#1. Signing improves early vocabulary learning and communication

Educational research suggests that signs can help young children with Down syndrome to learn new words and to communicate more. This knowledge helps parents and therapists to support the children's early language development.

What educational research has shown

In the 1980s practitioners began to observe that if parents were taught to use signs with spoken words when talking to their babies and toddlers with Down syndrome, the children began to use signs to communicate before they could say the words. It appeared that signs increased the children's ability to communicate and reduced frustration. Signs also enabled the children to show that they understood more than had previously been assumed.

In 1992, Miller reported data from a carefully controlled study in Wisconsin which followed children over time. He presented data for productive vocabulary for sign only, word and sign together and word only for children with Down syndrome and typically developing children matched for mental age which shows that:

  • The signs children used increased their total productive vocabulary between mental ages of 14 to 26 months (around 2 to 4 years of chronological age). In other words they could sign words they could not yet say so signs were important in allowing them to say more.
  • The children used more signs in the early stages of language development and as their spoken language developed, use of sign and spoken word became equal. Most showed a great increase in spoken word between mental ages of 23 to 26 months (around 4 to 5 years of chronological age).
  • As spoken language improved, use of sign decreased.

Miller concluded we have evidence that using signs does increase early vocabulary learning and communication but only at this early stage.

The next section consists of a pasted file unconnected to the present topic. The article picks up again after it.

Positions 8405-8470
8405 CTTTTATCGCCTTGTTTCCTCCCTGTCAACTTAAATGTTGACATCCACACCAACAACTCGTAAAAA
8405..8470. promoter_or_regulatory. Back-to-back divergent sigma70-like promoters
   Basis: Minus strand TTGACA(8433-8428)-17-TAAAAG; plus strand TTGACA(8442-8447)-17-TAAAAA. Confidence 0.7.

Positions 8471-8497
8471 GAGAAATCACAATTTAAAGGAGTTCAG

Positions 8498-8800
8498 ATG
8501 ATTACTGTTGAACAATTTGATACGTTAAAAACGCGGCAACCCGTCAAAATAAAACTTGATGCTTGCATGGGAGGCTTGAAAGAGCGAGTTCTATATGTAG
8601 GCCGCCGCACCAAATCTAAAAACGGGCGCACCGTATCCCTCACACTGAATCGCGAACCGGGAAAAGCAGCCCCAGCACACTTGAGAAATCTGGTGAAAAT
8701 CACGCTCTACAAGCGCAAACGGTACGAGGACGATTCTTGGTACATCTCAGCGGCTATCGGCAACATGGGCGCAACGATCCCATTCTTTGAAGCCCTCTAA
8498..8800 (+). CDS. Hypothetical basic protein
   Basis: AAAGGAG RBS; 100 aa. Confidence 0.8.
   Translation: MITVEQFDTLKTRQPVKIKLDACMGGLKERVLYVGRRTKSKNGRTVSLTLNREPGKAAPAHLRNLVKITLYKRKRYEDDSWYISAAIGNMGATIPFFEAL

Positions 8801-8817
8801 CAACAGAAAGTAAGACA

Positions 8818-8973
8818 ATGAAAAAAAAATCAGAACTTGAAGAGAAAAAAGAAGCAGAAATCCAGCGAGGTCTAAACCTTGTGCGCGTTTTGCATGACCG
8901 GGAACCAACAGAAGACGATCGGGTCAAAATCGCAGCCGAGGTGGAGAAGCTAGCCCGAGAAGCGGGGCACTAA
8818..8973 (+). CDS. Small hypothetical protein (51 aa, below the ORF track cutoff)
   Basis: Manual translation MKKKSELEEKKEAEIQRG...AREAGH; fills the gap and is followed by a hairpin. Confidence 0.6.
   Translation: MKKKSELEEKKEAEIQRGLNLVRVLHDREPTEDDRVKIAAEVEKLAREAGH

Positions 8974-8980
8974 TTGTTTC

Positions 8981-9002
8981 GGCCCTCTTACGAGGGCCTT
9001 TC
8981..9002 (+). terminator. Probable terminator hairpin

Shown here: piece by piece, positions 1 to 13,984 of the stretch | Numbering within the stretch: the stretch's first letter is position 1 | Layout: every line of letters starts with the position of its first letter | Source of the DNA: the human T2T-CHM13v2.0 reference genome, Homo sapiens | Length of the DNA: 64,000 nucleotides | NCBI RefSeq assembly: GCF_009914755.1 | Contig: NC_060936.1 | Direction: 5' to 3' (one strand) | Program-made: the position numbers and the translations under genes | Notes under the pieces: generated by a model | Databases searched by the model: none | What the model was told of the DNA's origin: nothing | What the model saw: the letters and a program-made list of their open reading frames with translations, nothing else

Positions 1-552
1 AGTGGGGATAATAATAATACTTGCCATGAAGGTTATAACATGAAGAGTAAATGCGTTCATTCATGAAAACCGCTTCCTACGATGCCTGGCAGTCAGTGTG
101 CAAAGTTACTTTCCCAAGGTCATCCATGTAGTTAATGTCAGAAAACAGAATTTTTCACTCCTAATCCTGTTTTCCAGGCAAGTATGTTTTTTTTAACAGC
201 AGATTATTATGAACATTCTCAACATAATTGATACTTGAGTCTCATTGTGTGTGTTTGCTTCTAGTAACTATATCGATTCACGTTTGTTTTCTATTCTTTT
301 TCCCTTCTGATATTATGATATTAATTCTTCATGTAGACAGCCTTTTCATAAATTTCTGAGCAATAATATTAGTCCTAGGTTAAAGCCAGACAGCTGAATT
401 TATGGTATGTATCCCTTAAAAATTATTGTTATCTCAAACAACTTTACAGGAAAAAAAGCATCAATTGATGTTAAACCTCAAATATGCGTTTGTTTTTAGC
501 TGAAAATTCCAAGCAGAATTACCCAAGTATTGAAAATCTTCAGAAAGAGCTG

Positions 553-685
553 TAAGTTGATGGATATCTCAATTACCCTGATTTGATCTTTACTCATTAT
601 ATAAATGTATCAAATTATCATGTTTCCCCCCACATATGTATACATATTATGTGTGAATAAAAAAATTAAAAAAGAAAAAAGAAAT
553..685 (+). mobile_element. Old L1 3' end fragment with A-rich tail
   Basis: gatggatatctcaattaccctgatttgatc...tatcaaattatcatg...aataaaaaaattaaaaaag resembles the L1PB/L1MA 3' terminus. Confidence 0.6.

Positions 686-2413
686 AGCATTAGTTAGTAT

How this is helping

This paper and other studies of the benefits of sign use led to most practitioners in speech, language or early intervention programmes encouraging parents to sign with their babies and toddlers with Down syndrome. This is helping the children's early language development.

Unanswered questions

Future research is needed to explore:

  • How does signing influence the next stage of language development - as children start to join words together as they talk and learn to use grammar such as plurals, possessives and tense markers?
  • Does focussing on signs lead to parents missing children's first attempts to say words?
  • How does using sign effect the development of clear speech - if a child can make themselves understood with a sign maybe there is less pressure to improve the clarity of words?

References

  1. Miller (1992) Development of speech and language in children with Down syndrome. In Lott, McCoy, Eds. Down syndrome: advances in medical care Wiley-Liss.

This it the first of 21 examples of how educational research improves the lives of children with Down syndrome today. Sign up for emails, follow #education21 on Twitter, Facebook and Google+ or check back each week to find out more.